Grants of up to $10,000 are available to the owners of properties that are 1) listed on the Arkansas Register of Historic Places and/or 2) identified as a non-contributing structure in a National Register District; if the grant project will make the property eligible for listing on the National Register of Historic Places and the owner follows through with the National Register listing process. Option 1 grants are not available for properties listed on the National Register.

Grants of $10,000 or more are available to the owners of properties that meet all of the following criteria: (a) listed on the National Register of Historic Places, and (b) owned by a not-for-profit organization or a municipality. No Option 2 grants will be made to individuals' private residences or businesses. Preference will be given to projects that are not eligible for other AHPP grant programs.

PLEASE NOTE: Recipients of Option 2 grants must donate a conservation easement on the property for which the grant is awarded. Both categories of grants require a 50 percent cash match (i.e.: a $10,000 grant would require at least a $5,000 cash match). Applications can be made for only one grant in one Historic Preservation Restoration Grant category per grant cycle.         

Grants of $5,000 to $9,999 are available to fund restoration projects for cemeteries listed on the National Register of Historic Places. Option 3 grants are available to non-profit organizations (501 (c) 3) and units of local government. If the cemetery is owned by any other entity, the grant may be submitted and administered by an eligible non-profit or unit of local government on behalf of the cemetery. Preference will be given to projects that are not eligible for other AHPP grants.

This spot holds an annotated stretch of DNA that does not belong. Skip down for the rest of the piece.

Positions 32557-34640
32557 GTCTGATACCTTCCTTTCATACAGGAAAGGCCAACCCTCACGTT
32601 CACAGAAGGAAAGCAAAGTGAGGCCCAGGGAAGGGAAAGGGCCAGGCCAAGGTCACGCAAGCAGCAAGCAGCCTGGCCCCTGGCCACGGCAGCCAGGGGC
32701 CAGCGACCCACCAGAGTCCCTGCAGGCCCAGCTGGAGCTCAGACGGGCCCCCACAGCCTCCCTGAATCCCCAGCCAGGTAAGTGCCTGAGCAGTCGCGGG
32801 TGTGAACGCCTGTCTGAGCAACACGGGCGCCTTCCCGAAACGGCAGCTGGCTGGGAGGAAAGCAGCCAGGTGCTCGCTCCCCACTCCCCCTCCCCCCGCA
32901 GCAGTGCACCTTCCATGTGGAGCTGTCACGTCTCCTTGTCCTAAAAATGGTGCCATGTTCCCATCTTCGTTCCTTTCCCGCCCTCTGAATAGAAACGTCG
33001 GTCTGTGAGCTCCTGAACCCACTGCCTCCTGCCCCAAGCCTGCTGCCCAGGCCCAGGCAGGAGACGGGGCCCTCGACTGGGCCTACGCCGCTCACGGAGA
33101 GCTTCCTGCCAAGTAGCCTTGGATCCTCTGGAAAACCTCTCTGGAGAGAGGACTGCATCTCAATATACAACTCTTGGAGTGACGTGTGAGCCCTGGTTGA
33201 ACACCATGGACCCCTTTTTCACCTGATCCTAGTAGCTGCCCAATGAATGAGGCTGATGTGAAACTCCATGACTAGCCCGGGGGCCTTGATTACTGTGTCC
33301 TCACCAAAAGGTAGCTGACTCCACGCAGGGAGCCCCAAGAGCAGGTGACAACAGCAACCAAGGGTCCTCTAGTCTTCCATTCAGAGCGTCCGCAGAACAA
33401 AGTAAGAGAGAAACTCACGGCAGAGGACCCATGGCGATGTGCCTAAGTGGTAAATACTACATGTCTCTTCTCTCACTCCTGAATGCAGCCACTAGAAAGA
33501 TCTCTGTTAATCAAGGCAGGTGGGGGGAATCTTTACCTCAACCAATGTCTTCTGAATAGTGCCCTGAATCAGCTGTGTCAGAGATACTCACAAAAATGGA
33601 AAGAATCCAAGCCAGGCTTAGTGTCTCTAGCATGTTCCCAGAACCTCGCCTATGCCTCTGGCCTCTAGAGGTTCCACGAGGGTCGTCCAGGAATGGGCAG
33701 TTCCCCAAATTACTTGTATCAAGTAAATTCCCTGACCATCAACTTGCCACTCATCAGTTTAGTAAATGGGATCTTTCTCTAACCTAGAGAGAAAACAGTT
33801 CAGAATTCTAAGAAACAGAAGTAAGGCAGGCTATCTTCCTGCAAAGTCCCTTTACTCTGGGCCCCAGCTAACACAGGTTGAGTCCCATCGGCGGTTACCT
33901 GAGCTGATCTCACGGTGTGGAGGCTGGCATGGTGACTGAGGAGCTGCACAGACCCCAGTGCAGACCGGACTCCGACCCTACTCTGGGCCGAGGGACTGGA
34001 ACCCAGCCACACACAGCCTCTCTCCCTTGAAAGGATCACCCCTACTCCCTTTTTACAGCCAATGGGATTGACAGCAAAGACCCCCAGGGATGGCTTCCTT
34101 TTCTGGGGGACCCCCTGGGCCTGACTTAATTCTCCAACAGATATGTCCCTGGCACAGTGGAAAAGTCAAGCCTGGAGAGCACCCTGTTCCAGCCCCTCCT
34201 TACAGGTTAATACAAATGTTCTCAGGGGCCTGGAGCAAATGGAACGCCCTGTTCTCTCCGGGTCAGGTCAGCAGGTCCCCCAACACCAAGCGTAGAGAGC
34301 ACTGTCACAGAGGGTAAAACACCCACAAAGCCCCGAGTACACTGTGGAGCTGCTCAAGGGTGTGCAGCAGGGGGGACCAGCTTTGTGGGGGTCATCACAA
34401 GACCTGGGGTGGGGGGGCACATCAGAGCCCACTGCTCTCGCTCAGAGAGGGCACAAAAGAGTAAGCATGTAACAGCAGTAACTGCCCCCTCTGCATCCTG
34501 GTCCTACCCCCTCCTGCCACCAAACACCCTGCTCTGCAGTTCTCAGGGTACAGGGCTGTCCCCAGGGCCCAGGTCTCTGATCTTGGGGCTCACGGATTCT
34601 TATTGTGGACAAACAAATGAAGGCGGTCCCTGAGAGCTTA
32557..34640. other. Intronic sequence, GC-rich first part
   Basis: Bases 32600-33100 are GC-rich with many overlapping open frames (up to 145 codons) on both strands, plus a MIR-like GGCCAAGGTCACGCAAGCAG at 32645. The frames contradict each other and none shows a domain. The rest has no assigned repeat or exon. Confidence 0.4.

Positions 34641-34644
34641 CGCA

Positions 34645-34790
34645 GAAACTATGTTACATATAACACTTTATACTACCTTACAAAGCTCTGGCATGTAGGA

PLEASE NOTE: Option 3 grant recipients must provide a 20% cash match of the total project cost (i.e., a minimum $5,000 grant award requires a match of $1,000, 50% of which can be in-kind materials, services and/or labor). For Option 3 grants, the AHPP may require an archeological consultation during a scheduled visit by an Arkansas Archeological Survey station archeologist. 


Frequently Asked Questions

Poor planning is even more expensive. AHPP strongly encourages all applicants to have a licensed architect review the property and provide written recommendations for which priorities need to be addressed first. This gives the applicant and his/her general contractor a rough roadmap to follow as they apply for funds.
No. Due to the sheer number of historic buildings in Arkansas, as well as the limits on AHPP's grant funds, we are unable to make grants for preservation/restoration directly to private owners of National Register properties. Owners of National Register-listed or eligible commercial property, including commercial residential properties, are eligible for the Federal Rehabilitation Tax Credit. AHPP does offer grants of up to $10,000 to private property owners through Option I of the Historic Preservation Restoration Grant. These funds can only be used to fund modifications to properties on the Arkansas Register or listed as non-contributing in a National Register district, and the project must result in the properties' becoming eligible for the National Register.
AHPP funds the creation of master plans in both the Courthouse Grant Program and the Historic Preservation Restoration Grant Program. Funds can be used to hire a licensed architect to do a comprehensive assessment of the building's structure and needs, and the resulting written plan can be used to justify future grant proposals to AHPP.
$10,000 is the maximum amount for Historic Preservation Restoration Option 1 grant and the minimum for Option 2. There is no established maximum for Option 2 grants although the average grant amount is about $25,000 and rarely exceeds $80,000. Both options require the applicant to provide 2:1 cash match, so a $10,000 grant requires a $5,000 match. The Courthouse Restoration grants, which are limited to operational National Register listed county courthouses and annexes, has no minimum or maximum.